Most of the everyday writing from the ancient world—that is, informal writing not intended for a long life or wide public distribution—has perished. Reinterpreting the silences and blanks of the historical record, leading papyrologist Roger S. Bagnall convincingly argues that ordinary people—from Britain to Egypt to Afghanistan—used writing in their daily lives far more extensively than has been recognized. Marshalling new and little-known evidence, including remarkable graffiti recently discovered in Smyrna, Bagnall presents a fascinating analysis of writing in different segments of society. His book offers a new picture of literacy in the ancient world in which Aramaic rivals Greek and Latin as a great international language, and in which many other local languages develop means of written expression alongside these metropolitan tongues.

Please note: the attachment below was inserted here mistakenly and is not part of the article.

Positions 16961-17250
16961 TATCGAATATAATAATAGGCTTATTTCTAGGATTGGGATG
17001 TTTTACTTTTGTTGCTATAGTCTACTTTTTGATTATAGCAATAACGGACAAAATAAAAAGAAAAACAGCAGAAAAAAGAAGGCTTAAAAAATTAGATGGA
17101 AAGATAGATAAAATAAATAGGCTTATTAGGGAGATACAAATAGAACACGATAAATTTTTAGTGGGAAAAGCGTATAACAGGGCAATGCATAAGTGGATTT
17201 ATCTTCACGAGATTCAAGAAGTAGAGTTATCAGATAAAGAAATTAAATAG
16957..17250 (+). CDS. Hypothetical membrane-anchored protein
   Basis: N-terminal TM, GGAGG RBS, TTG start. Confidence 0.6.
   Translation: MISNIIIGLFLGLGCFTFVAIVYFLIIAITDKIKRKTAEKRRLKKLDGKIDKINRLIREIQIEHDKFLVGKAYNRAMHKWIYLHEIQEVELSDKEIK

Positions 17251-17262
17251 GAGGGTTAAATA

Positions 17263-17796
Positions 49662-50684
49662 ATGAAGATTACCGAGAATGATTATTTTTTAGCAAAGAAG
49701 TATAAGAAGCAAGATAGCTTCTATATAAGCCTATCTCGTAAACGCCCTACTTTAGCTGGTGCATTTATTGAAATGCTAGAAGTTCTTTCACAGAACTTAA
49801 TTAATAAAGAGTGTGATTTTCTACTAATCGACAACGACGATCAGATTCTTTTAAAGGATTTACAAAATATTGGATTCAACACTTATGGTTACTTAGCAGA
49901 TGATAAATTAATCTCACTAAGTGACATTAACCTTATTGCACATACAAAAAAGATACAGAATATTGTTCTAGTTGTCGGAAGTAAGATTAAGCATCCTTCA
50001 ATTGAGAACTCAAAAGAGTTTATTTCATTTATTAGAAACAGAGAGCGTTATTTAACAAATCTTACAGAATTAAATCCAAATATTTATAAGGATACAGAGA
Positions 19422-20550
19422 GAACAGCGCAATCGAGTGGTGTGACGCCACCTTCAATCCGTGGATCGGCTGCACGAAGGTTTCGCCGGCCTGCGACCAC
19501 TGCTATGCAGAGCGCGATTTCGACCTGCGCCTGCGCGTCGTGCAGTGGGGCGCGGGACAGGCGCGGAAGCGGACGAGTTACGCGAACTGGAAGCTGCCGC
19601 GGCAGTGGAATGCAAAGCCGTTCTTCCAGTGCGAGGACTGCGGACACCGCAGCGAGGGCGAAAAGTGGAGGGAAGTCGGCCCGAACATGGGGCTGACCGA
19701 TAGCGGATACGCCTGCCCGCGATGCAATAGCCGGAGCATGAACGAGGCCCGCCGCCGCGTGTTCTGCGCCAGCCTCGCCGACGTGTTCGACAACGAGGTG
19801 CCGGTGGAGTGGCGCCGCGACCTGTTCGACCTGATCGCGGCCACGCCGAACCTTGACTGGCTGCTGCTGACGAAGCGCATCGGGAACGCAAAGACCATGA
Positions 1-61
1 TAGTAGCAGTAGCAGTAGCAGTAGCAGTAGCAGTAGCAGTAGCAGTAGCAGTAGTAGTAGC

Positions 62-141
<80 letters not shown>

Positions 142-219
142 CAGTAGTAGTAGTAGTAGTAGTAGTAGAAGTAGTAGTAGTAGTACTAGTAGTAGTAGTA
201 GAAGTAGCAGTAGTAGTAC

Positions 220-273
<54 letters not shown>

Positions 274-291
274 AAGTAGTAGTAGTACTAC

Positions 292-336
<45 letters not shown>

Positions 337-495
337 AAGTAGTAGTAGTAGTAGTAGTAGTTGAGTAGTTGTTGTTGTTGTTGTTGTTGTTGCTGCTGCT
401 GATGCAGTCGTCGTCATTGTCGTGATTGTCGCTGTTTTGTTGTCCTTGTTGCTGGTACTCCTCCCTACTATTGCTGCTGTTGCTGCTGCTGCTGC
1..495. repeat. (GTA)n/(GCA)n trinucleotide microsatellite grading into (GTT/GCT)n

Everyday Writing in the Graeco-Roman East
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